Richmond Times-Dispatch

Dr. Keith Roach

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Dear Dr. Roach: I would like to know what you think about brain supplement­s and whether you would recommend any. My age is 84 and I am in good health, but my memory is getting bad.  B.S.

Dear B.S.: A careful review of the published data (where there is any) reveals no consistent evidence that supplement­s are effective in the treatment or progressio­n of Alzheimer’s disease. There may be one exception: vitamin E. Patients who want to try that in reasonable doses, such as 2,000 IU daily, may have a modest benefit. These benefits are likely to be smaller than with the approved prescripti­on treatments for Alzheimer’s disease, and even those are fairly small in most cases.

Dear Dr. Roach: After six weeks of severe headaches, I was diagnosed with thundercla­p headaches. These headaches suddenly stopped, and I have not had another for over two years. The doctor gave me a prescripti­on for Maxalt to be taken as soon as I feel a headache coming on. It can be repeated twice within 30 minutes of each dose. Would you please explain this condition?  P.M.

Dear P.M.: A thundercla­p headache is, as its name suggests, a very severe headache that begins suddenly and reaches full intensity within one minute. This is a medical/surgical emergency, as one of the most common causes of TCH is a subarachno­id hemorrhage, usually caused by rupture of an aneurysm. This possibilit­y must be evaluated immediatel­y (call 911!) with imaging studies and a lumbar puncture, also called a “spinal tap.”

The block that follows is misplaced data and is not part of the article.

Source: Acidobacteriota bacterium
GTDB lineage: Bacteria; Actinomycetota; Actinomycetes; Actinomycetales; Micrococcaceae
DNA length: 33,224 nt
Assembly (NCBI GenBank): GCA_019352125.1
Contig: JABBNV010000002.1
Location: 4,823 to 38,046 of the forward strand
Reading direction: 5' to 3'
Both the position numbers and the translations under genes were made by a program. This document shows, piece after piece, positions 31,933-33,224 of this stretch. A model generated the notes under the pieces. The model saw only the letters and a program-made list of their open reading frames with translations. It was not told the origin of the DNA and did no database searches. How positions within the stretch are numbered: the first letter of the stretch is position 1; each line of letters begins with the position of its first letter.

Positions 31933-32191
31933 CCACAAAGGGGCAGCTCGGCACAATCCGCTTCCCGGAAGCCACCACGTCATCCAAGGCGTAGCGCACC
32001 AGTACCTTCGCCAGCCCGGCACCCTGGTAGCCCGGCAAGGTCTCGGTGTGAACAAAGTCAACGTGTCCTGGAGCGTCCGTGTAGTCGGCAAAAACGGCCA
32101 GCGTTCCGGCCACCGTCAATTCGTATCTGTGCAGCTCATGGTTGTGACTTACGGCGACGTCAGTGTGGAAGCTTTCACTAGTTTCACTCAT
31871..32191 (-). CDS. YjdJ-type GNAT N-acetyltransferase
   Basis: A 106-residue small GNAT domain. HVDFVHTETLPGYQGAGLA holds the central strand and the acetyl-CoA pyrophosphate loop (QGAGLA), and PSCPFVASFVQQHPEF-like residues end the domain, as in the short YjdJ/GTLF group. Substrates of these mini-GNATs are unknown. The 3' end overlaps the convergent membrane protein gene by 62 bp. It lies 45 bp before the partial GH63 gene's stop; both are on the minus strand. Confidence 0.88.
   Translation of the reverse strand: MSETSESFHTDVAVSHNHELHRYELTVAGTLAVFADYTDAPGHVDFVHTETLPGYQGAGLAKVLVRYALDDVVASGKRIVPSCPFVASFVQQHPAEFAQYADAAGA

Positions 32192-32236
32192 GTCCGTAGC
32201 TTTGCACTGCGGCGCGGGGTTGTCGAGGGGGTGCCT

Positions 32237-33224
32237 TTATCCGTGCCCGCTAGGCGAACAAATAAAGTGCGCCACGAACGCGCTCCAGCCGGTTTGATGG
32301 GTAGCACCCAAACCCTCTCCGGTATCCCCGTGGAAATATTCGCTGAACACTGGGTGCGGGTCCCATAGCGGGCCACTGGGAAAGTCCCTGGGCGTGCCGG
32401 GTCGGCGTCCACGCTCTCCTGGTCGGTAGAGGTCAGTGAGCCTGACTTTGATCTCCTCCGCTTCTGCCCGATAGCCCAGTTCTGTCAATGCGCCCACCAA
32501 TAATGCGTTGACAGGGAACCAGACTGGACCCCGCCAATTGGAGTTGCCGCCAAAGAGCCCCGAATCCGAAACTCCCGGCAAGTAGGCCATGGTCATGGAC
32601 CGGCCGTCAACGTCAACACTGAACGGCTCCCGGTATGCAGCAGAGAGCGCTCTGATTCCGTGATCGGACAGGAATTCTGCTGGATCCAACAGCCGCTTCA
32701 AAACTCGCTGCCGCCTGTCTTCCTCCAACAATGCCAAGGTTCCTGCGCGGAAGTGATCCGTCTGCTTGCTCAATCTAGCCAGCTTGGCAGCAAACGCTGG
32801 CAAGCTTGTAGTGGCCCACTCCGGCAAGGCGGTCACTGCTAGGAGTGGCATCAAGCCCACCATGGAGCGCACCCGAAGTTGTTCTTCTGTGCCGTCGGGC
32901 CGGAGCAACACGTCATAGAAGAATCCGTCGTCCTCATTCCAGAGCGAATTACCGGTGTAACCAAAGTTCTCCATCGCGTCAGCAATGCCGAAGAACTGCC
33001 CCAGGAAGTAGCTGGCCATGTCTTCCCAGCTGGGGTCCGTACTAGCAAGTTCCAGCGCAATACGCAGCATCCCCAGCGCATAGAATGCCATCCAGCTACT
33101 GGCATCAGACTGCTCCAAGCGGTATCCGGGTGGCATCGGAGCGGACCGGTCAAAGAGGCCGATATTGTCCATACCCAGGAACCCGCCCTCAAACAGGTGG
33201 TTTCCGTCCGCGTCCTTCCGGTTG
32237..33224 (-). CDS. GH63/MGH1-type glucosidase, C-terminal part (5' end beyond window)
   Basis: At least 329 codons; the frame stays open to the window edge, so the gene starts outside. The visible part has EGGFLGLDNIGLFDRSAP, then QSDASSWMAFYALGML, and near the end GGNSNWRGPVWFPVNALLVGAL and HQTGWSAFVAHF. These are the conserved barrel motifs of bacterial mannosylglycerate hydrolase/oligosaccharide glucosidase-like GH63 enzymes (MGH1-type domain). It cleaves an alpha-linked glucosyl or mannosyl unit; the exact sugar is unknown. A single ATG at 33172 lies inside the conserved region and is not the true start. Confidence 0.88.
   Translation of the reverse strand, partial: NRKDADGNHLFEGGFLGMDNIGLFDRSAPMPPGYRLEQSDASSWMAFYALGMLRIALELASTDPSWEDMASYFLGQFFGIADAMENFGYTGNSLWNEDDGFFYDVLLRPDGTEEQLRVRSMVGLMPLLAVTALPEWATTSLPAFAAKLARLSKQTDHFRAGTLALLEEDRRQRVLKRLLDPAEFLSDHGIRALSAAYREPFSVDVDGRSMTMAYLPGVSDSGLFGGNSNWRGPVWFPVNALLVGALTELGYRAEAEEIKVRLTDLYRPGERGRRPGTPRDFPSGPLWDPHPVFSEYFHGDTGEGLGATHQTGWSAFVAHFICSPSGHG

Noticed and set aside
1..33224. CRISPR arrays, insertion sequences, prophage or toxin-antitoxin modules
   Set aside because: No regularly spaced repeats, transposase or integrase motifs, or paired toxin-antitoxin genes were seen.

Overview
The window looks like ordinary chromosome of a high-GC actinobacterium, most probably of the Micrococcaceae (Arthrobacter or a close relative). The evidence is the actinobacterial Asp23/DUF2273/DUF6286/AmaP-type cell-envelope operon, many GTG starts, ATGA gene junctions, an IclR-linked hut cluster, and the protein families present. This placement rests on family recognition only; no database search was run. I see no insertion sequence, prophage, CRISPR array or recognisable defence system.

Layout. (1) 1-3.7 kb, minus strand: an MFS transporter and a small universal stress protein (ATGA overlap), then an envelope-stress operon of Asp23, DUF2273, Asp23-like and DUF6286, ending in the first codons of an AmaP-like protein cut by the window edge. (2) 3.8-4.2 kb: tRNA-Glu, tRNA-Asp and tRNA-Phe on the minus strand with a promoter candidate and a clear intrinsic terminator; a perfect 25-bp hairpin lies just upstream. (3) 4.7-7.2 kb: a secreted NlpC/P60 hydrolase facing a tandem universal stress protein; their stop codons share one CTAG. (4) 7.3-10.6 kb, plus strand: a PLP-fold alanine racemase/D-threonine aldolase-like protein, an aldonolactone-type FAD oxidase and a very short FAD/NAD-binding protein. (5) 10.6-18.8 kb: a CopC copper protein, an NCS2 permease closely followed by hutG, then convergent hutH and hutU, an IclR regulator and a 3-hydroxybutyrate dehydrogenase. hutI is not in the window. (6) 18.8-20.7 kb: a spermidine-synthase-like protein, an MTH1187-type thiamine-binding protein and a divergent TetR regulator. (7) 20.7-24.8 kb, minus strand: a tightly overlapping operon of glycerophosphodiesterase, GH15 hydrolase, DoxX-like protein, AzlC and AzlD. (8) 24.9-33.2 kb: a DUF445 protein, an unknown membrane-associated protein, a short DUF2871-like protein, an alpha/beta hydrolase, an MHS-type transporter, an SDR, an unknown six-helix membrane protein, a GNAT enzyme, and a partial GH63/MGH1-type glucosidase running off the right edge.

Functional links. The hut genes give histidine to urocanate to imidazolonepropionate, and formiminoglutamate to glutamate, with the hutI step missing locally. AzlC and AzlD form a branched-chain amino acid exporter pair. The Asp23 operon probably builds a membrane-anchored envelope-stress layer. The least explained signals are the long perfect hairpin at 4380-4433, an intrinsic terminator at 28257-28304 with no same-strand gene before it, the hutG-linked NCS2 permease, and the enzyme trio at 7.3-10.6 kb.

There are other causes of thundercla­p headache, which can be considered after exclusion of subarachno­id hemorrhage. The course of your condition — that is, multiple episodes over several weeks — suggests you have a condition called reversible cerebral vasoconstr­iction syndrome. In this condition, some of the arteries in the brain constrict and stay constricte­d for a prolonged time.

It is most common in women in their 40s. There are several predisposi­ng conditions and medication­s, including preexistin­g migraine. Triptans, such as rizatripta­n (Maxalt) is one of the medicines that can trigger reversible cerebral vasoconstr­iction syndrome, and many authoritie­s recommend against using them. Double-check with a neurologis­t about this treatment. Otherwise, there are no specific treatments for RCVS. Ninety percent to 95% of people will have a course like yours, with no permanent damage and no recurrence.

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